Monday, June 02, 2008

Mr. Modi - What do we watch now?

The Indian Premier League तमाशा is finally over! Before the IPL started, there was a lot of debate on whether it would be a success or a failure, or maybe even a moderate entertainer. All those debates and discussions were put to rest on the first night itself. Bangalore Royal Challengers played host to the Kolkatta Knight Riders. It was an entertainment carnival of sorts, with some excellent fireworks (from the bat of Brendon Mccullum). After the first match was over, the voices of the masses were unianimous: The IPL is going to be a runaway success. It's here to stay!

I don't wish to get into a discussion on the monetary aspect, because that has been discussed to death. Instead, I'd like to stick to the entertainment value that the IPL provided to so many households in India and abroad.

For 44 days, every weekday evening from 8pm to mid-night, and every weekend from 4pm to mid-night households in India came to a stand-still. The IPL provided फटाफट cricket to enthusiasts who don't really have the time to labour through 7 hours of boring test match or 50 over cricket.

The tournament provided a lot of entertainment. There were very few of the 53 matches which could be labeled boring. All through the tournament, the teams strived to provide a lot of fun value to viewers in the stadiums and in front of the television sets. Things got so close, that not untill the end did we know for sure who the four semi-finalists were going to be. For that one surely has to thank the cricketers for playing cricket non-stop for 44 days, to entertain us. They surely earned their bread.

Deccan Chargers
- Name and fame, but no game
Touted to be one of the best teams of the tournament, everyone already had them in their semi-final line up. Their batting line up boasted of big hitters like Adam Gilchrist, Andrew Symonds, Shahid Afridi, Herschelle Gibbs and excellent consolidators like V.V.S. Laxman, Rohit Sharma and Scot Styris. Their bowling line up also looked very solid with R.P. Singh, Chaminda Vaas, Scot Styris, Shahid Afridi. However, they never seemed to click as a unit. Rohit Sharma came up with brilliant knocks through out the tournament, Symonds hit one blistering century and so did Gilly. Venugopal Rao came up with some amazing hitting towards the end of the tournament, but all his notable innings came in lost causes. Barring that there was nothing to write home about at all.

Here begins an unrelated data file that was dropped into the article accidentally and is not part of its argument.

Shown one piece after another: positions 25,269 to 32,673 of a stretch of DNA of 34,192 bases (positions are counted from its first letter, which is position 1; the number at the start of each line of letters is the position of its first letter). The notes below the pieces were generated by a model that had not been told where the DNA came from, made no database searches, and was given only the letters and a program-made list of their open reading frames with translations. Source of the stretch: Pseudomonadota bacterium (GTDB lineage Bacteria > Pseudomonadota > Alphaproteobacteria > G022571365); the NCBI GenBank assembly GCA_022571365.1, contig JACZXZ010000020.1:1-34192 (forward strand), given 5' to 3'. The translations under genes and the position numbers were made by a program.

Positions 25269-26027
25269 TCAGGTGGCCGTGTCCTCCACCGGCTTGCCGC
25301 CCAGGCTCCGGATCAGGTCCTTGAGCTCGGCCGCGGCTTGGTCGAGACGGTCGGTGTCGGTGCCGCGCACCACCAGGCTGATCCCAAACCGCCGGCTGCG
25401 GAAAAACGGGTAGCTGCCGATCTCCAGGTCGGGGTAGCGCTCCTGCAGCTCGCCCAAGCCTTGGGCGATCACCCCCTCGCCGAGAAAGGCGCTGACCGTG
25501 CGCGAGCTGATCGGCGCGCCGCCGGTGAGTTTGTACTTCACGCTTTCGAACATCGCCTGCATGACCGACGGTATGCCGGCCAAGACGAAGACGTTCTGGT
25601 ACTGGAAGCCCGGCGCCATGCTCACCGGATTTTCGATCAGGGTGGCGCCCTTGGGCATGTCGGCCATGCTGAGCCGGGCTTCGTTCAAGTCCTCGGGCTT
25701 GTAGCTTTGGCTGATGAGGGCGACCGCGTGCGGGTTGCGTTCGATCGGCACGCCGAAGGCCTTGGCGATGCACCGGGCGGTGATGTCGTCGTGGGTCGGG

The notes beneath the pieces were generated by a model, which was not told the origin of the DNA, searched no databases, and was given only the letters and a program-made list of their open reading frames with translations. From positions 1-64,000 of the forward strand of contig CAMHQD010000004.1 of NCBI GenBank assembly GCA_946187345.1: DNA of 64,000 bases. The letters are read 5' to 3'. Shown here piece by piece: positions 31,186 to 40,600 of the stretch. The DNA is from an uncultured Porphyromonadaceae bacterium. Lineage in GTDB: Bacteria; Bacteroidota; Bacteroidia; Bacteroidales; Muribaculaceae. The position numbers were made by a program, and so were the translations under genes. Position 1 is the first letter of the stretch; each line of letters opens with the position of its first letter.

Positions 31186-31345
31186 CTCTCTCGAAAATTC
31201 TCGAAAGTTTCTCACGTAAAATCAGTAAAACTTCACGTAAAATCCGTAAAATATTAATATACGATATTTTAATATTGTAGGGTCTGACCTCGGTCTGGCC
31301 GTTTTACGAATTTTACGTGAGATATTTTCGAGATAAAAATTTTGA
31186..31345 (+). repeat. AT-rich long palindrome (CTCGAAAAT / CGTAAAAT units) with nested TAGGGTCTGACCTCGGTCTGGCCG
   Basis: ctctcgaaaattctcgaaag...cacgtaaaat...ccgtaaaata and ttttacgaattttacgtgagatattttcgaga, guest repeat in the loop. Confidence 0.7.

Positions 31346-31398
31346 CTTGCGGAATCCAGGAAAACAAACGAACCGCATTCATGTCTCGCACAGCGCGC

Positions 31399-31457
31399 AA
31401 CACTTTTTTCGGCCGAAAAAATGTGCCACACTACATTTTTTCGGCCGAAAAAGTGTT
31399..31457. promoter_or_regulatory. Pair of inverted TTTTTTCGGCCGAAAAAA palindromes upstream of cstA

Biggest success - Rohit Sharma
Unknown success - Venugopal Rao
Biggest failure - Shahid Afridi

Bangalore Royal Challengers - Suffered a perpetual hangover
They turned out to be what most had expected them to be। A T20 flop unit, right from the start to the very end, they never seemed to have any idea of how to approach the format। Many fingers were pointed, but Dravid chose the team members and all of them seemed to play with his mentality। Nothing was really expected of this team. After all, this team was stacked with aged test players such as Dravid, Kallis, Boucher, Kumble, Sunil Joshi, Wasim Jaffer and Chanderpaul. There were a few exceptions like Roass Taylor, Cameron White, Misbah-ul-Haq, Virat Kohli and Sreevats Goswami who tried to break the shackles, but just did not have the luck to pull it off. Not a single century was scored by this team!